High gas fee, low scalability, and the compulsion to use Ether act as barriers for mass adoption
The number of active Ethereum addresses has grown aggressively in 2020 because of the Decentralized Finance (DeFi) boom. Active Ethereum addresses have doubled in size since 2019, leaving behind networks like Tron, Cardano, and EOS. However, as DeFi projects flock to Ethereum, experts warn that the Ethereum blockchain is not yet ready to handle the influx.
In an interview with CoinTelegraph, Martin Froehler, a former hedge fund manager, and founder of the Austrian crypto trading platform Morpher explained that though Ethereum is the best bet for DeFi, its current capabilities are not up to the mark.
“Ethereum can only handle about 15 transactions per second and has a block-time of 15 seconds, which is an eternity in finance,” he stated. Further, Ethereum requires everyone interacting to use Ether by design. This might act as a major barrier for mass adoption, he said.
Froehler stated that despite being the most decentralized smart contract platform, Ethereum still requires its developers to find solutions for the issues faced by the network.
“There is cryptographic proof for everything that happens on the sidechain on Ethereum. (…) People are able [to] trade without needing Ether. They don’t pay any fees, enjoy a settlement time of one second, and are completely independent of the many congestions on the Ethereum network,” he explained.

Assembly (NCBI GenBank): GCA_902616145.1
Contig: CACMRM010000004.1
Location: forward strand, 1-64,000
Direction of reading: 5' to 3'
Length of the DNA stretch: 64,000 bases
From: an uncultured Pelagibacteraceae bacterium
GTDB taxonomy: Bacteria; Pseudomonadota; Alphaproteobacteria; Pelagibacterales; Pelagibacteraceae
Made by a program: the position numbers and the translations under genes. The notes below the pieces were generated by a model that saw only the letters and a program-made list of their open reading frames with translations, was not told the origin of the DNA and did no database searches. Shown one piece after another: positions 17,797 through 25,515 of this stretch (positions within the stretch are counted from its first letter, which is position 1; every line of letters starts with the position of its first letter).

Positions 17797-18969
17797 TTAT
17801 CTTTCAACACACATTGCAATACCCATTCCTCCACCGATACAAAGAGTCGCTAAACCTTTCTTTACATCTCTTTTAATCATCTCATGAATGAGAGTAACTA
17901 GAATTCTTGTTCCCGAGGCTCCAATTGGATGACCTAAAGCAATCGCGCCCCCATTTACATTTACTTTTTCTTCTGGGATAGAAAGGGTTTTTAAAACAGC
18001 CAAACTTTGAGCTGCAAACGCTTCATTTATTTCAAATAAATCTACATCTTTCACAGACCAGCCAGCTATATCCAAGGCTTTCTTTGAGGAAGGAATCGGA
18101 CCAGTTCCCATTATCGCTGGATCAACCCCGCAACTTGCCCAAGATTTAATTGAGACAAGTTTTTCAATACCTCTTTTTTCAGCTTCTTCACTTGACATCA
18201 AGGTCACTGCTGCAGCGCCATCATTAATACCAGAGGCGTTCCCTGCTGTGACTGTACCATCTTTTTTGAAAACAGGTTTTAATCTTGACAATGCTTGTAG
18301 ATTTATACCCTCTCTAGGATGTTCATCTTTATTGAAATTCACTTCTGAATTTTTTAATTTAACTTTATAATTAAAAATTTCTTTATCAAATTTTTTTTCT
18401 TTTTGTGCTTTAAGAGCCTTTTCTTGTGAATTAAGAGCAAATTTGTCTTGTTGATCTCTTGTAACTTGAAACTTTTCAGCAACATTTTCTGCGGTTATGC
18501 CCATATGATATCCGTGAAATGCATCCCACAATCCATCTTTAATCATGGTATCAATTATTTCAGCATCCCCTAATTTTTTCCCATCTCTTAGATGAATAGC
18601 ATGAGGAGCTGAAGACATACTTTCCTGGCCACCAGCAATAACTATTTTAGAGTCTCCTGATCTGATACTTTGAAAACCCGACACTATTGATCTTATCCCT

Froehler is not the only industry- expert who believes that Ethereum did not anticipate the DeFi hype. Sergej Kunz, CEO of decentralized exchange 1inch explained that Ethereum’s high gas prices may scare off new users. He further added that the Ethereum infrastructure lacks the capacity to host the DeFi environment.
“You can migrate smart contracts to the code but it’s not scalable. To be able to scale, you have to create standards and bring new protocols based on the new sharded architecture, such as NEAR which is similar to Ethereum 2.0,” he stated.
Mounir Benchemled, founder and CEO of middleware layer ParaSwap pointed out the complexity of how layer-2 works to end-users. He added that the risk of not being able to pay the funds immediately to these users can be a cause for concern.
Benchemled also explained that it is not practical for all DeFi projects to move to Ethereum 2.0.
“For it to work, all applications would need to move towards one single platform. Major projects might have a consensus. However, for other projects who have their own agendas, it might be hard. New bridges will be built to allow interoperability,” he explained.
Despite the challenges faced by Ethereum, experts have agreed that DeFi is here to stay.